MABTON — When asked about how Martin Cervantes was inspired to venture into farming Wagyu beef at his Whispering Wires Ranch, the 42-year-old pinpointed a meal he’d had at a high-end steak house in Las Vegas as the beginning of his journey.
After experiencing the savory, mouth-watering, high marbling Wagyu steak in Vegas, no other meal he’d had since then tasted the same.
When Martin arrived back to Washington, he looked high and low to find Wagyu beef in the valley, however, he could not. His wife, Vanessa, communicated, “You kind of have to go to Seattle and even then, it’s pretty scarce.”
“There wasn’t anybody in (the Yakima Valley) raising that kind of beef,” Martin imparted. So, he thought to himself, “Well, better produce my own!”
The Cervantes’ have been in the business of producing the beef originating from Japan for a year and a half, after three years of extensive research.
After finding a breeder, Martin explained, “I found some land, got a truck and a trailer, then we went and bought five cows and a bull. We have calves right now, a few steers, but that’s where it all started.”
While Martin has his plate full working full time at his own electrical contracting business, Cervantes Electric Service, and at Hanford, he checks in on the family ranch in the evening. Vanessa mans the helm during the daytime, often caring for the herd three to four times a day or more, depending on the weather.
Whispering Wires Ranch – so named for the whispering sound the wind makes passing through the surrounding hot wire – is located on the Sunnyside Mabton Highway, just off the Waneta Grange. The Cervantes’ travel from their home in Grandview to check in on their cattle, which also includes Angus beef.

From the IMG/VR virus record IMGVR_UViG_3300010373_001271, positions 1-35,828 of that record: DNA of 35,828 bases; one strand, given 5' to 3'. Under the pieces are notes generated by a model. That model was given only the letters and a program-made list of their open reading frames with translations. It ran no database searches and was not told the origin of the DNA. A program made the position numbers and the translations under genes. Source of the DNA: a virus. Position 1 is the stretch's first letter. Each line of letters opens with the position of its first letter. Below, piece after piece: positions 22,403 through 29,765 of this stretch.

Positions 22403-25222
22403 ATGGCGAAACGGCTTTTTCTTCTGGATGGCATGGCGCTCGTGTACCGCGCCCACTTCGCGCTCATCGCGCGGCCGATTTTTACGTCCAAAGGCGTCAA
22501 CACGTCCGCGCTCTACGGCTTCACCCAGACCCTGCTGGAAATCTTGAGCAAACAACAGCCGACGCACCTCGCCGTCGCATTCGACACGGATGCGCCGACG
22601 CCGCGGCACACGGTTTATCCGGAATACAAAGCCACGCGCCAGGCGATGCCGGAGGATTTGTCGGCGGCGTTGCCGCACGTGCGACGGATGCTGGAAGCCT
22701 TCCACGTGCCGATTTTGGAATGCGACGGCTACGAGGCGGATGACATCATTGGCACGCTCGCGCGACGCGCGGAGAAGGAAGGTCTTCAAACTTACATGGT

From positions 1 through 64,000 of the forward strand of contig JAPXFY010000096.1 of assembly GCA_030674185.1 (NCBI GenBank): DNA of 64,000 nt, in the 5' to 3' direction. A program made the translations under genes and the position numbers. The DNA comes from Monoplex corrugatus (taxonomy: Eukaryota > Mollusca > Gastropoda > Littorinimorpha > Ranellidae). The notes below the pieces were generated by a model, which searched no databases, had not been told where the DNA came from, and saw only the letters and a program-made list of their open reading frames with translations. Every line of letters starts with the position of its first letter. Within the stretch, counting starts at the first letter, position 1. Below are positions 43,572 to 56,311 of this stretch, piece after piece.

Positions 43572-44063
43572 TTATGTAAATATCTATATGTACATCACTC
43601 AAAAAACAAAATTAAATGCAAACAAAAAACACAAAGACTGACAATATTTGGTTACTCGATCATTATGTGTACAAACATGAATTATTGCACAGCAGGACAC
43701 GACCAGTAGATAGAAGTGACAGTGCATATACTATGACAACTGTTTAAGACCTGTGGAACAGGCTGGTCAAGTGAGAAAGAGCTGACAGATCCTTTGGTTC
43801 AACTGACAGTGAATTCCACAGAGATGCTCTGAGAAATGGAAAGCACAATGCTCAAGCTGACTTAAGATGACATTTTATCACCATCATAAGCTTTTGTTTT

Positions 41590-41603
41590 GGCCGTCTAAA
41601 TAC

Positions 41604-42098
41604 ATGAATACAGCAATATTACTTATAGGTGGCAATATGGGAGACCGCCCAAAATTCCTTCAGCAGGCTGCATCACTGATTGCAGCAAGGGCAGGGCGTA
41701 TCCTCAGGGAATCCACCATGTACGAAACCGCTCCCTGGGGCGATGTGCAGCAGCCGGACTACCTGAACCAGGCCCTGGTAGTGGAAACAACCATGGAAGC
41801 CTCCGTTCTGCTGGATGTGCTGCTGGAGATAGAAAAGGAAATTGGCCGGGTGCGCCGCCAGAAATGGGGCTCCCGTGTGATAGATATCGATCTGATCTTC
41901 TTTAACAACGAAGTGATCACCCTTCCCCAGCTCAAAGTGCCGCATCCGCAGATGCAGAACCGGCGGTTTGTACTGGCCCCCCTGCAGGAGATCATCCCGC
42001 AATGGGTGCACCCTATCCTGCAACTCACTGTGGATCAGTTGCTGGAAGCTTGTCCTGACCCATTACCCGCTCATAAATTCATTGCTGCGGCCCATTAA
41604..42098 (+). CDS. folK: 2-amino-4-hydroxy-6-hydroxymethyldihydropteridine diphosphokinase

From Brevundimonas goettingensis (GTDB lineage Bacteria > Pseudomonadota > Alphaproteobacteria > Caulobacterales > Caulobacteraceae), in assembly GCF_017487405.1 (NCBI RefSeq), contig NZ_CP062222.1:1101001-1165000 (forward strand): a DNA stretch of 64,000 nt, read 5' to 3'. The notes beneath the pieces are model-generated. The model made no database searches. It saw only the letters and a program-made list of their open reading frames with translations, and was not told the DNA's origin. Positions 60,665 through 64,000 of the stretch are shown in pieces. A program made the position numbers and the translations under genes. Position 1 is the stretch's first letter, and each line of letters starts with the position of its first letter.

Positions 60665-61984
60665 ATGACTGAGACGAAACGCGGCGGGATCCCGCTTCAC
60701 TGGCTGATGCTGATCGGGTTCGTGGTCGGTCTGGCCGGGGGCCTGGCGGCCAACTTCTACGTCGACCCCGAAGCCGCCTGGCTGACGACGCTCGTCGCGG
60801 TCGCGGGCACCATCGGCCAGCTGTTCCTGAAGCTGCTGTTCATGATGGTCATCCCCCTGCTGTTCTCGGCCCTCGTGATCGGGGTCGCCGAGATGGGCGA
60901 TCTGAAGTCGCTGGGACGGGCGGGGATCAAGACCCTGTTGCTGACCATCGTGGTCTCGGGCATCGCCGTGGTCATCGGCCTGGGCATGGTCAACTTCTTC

“I’m on a really close, hands on basis with them…I feed, just make sure everyone has what they need and any care that they need, I’m there. We just have so much invested,” Vanessa elaborated.
Time and care is imperative when raising their full-blood, Wagyu beef. The 43-year-old rancher says her time, care, and providing a low-stress environment contributes to the quality of the beef.
The nutrition the Wagyu receive is a well-kept secret, something even the breeders would not deign to reveal when the Cervantes’ purchased their herd. Part of the Martin’s research involved them speaking to Wagyu ranchers from Japan and now the Cervantes’ also keep the secret feed close to their vest.
“It’s just a matter of feeding them outright and the care of them that makes the beef so rich,” Vanessa conveyed.
The constant regimen of nutrition is a key factor in their intense marbling — the intramuscular fat giving the meat its rich flavor. Vanessa clarified the marbling is also in the DNA of Wagyu and has tremendous health benefits.
The drawbacks to having Wagyu beef is the time span it takes to breed out. Wagyu beef can go anywhere from 28-32 months whereas an Angus in their prime is about 18 months.
As a result, the family ranchers are attempting to try their hand at cross breeding their Angus heifer with a Wagyu bull, obtaining the American Wagyu beef. They intend to test the quality of the beef so they can produce a bigger steak with the marbling of a Wagyu at a lesser price.
The price being another factor the Cervantes’ keep in mind. “It’s (Wagyu) pricier than your Black Angus, but the benefits, to me, outweighs the price,” Vanessa shared.
She described the health benefits of Wagyu as having, “…more protein than a wild caught salmon.”
The Cervantes family shared that their love for Wagyu beef is so deep, they don’t buy beef products from the store anymore. Vanessa emphasized, “We just don’t do it. Ever since we got into this and tried the Wagyu and decided to buy, we just don’t buy store meat anymore.”
Wagyu beef is high in monosaturated fats, contains Omega-3 and Omega-6 fatty acids, oleic acids, and helps with cholesterol levels. According to Vanessa, it has the lowest levels of cholesterol than any of the meat out there.
She beamed, “The taste is completely different than any type of beef. It’s amazing!”